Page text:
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A year-by-year guide to teaching kids about money

Money is everywhere. On a daily basis, we earn it, borrow it, read about it and watch it on TV — and until recently, most people thought only adults spent it. According to CBS News, in 1983 companies spent 100 million dollars marketing to kids; today, that figure is closer to 17 billion, and with good reason. PBS estimates that teens will spend about $155 billion this year — and that doesn’t include kids who strongly influence their parents spending habits.

So how do parents make sure their children are making the right financial decisions? As with every other parenting quandary, the answer is to keep your child’s age in mind and do what works best for you and your family. Here’s a list of age-appropriate money lessons for kids as they grow.

Ages 3-5

This is a great time to start teaching your kids about money and to introduce your children to coins. Play a game of identifying them and their worth. Most kids at this age will pick a nickel over a dime because it’s bigger. Don’t sweat it — as they get older, kids will figure out the dime is worth more. Introduce your child to the concept of waiting. Talk about taking turns waiting for the slide or the swing and then talk about waiting to spend money. At this point, it’s about engaging your child in your daily life. When you go to the ATM, tell your toddler that mommy or daddy had to work to put money in the bank so they can take it out.

Ages 6-10

Most families introduce the concept of an allowance at this point. No matter how you set up this financial part of your life, teaching kids the concept of saving for a long-term goal is critical. Talk to your child about a small toy or game he wants, then help him set up a jar or envelope to save for it. Continue engaging your child in your daily financial life by discussing how you set aside part of your paycheck for emergencies.

Encourage your kids to save some of their money, but don’t be discouraged if they don’t. The rainy day fund is not an easy concept — there are a lot of adults who still don’t get it. This is also a great age to bring up the concept of “needs” versus “wants.” When you’re at the grocery store, talk to your kids about what is a necessity (milk) versus a treat (cookies).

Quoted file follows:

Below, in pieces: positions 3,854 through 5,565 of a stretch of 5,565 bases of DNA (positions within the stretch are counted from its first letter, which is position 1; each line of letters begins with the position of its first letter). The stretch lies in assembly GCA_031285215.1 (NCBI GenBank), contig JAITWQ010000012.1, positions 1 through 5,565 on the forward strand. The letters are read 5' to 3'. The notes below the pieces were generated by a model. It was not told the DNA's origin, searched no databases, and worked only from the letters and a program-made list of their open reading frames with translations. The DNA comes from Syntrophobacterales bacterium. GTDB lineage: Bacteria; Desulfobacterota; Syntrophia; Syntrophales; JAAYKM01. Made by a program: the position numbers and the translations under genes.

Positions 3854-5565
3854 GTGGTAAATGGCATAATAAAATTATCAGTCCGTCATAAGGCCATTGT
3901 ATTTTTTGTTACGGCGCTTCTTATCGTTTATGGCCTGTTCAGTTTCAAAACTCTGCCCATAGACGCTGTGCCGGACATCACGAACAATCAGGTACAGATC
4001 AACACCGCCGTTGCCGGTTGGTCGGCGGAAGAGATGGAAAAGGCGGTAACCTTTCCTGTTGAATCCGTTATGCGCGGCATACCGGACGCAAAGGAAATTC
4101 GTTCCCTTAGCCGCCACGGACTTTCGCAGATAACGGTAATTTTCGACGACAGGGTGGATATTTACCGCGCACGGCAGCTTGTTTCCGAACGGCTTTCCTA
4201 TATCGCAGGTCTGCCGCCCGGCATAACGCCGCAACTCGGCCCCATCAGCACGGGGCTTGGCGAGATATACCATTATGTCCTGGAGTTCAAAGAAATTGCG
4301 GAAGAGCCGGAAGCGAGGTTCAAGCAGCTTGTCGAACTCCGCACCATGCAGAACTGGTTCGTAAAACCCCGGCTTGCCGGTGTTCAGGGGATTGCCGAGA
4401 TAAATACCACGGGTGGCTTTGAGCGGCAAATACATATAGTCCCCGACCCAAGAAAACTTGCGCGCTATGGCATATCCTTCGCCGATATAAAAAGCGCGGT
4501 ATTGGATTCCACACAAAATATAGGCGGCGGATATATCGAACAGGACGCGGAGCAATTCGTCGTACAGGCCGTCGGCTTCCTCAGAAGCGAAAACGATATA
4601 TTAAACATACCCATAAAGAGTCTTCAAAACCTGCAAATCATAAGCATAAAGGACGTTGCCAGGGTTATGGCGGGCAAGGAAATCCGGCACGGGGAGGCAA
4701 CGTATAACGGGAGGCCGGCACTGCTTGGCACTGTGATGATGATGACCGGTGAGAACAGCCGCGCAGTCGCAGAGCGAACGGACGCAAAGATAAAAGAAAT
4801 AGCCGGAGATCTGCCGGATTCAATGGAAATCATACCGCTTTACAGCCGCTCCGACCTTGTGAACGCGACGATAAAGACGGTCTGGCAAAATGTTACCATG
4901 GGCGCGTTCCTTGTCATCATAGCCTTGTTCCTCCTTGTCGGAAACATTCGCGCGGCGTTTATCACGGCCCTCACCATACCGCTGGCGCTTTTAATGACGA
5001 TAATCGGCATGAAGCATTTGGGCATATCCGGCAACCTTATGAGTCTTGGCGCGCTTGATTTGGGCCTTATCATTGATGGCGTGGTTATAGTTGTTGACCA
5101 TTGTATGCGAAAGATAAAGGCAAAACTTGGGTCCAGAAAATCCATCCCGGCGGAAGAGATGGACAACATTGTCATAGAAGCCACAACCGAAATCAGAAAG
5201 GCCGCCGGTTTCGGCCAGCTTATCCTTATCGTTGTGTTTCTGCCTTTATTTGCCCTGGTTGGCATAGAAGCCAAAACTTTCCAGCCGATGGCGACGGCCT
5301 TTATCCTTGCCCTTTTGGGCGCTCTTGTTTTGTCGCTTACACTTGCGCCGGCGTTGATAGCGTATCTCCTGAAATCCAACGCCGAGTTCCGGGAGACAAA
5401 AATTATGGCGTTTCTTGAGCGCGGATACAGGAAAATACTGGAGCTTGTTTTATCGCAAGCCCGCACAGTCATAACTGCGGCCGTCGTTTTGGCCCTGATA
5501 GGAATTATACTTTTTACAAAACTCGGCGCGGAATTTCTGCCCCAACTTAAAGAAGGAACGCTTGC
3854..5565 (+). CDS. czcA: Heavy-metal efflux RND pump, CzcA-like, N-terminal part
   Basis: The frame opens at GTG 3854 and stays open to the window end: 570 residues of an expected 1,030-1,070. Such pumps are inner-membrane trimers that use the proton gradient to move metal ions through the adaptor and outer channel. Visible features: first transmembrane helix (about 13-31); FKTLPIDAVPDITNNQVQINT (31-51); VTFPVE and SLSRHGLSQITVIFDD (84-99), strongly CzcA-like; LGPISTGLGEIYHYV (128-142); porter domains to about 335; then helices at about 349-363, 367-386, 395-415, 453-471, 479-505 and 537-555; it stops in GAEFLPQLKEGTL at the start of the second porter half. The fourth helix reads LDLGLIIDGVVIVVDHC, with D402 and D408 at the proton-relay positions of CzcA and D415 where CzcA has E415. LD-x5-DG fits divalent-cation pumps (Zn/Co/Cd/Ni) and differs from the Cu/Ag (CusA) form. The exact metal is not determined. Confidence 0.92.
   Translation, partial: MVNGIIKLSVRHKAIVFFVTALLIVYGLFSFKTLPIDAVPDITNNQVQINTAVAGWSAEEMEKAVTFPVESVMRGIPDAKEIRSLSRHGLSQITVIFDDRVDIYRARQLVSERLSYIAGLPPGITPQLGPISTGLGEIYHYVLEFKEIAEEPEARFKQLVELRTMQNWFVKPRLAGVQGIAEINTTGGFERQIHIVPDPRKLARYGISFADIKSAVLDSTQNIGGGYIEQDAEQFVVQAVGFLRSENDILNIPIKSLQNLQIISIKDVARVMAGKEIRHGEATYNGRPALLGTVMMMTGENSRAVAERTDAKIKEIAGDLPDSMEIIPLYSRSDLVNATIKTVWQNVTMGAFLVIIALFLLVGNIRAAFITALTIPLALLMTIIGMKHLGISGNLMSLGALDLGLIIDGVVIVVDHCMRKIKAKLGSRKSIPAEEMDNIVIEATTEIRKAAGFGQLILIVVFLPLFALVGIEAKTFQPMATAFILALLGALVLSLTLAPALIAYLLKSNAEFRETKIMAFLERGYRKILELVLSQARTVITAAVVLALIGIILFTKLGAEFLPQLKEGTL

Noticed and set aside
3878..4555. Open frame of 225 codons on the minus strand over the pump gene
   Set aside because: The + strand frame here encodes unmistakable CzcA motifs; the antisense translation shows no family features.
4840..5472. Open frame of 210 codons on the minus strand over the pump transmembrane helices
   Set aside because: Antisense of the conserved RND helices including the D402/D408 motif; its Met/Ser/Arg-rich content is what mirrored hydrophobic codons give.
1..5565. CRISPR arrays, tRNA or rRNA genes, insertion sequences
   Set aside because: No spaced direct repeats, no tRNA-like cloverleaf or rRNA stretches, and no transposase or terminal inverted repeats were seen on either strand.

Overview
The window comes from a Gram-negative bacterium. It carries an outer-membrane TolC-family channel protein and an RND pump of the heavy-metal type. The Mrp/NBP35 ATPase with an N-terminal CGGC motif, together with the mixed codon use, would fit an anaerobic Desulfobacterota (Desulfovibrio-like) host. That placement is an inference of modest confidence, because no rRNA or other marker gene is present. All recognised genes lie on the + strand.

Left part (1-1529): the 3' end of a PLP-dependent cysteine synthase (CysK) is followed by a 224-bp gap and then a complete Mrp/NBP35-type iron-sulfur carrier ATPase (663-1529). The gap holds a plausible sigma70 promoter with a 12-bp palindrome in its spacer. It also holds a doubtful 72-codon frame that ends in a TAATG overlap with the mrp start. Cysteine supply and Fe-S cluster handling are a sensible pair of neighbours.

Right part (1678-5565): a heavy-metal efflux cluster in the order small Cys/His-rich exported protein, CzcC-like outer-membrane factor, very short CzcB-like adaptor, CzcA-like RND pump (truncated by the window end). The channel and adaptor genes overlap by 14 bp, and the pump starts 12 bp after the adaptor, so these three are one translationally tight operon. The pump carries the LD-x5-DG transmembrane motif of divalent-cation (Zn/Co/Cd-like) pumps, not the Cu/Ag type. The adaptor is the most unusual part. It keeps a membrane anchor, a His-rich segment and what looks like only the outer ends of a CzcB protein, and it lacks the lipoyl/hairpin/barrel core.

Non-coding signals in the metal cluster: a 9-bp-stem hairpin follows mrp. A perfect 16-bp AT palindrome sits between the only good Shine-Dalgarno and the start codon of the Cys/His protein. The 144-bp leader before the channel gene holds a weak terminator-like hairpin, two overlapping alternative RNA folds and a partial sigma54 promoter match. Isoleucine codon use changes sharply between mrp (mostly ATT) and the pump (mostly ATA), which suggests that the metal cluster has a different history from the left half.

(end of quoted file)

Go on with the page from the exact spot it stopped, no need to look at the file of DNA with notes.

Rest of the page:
Ages 11-13

Tweens love to hang around the mall. This is a good time to talk to them about comparison shopping. Discuss the difference between name brands and generics and whether one is really better than the other. This is also a great time to teach your kids about interest rates, and how they can work for or against you. Start to talk about long-term investing and introduce the idea of responsible credit use and living within your means.

Ages 14-18

Teens in this age bracket have a number of responsibilities: getting a driving license, finding a summer job, applying to college, etc. Within a few short years, they’ll be completely out of the nest. If you haven’t had any discussions about money, now is the time. Decide on a monthly budget with your teen and then have him manage his own money. Discuss good money management practices, like always having a cushion and not letting the account balance get too low. Let your teens make the painful mistakes now, when they are small. Better to bounce a check at 17 then have a car repossessed at 25.

If your teen plans to go to college, have a frank discussion about how much college costs and how much you can contribute. There are many great online tools for determining college costs, such as the U.S. Department of Education’s College Scorecard. There are also financial calculators that will help you show your teen how much student loans could cost them if they decide to go that route.

Many parents also provide their teens with a credit card for emergencies at this point. Be specific about which purchases are allowed and define what an emergency is. Their definition (the boots that everyone is wearing) versus yours (running out of gas) could be very different.

A lot of kids get their first job during these years. Your teen’s first paycheck may be smaller than anticipated; take this opportunity to start briefing him on taxes.

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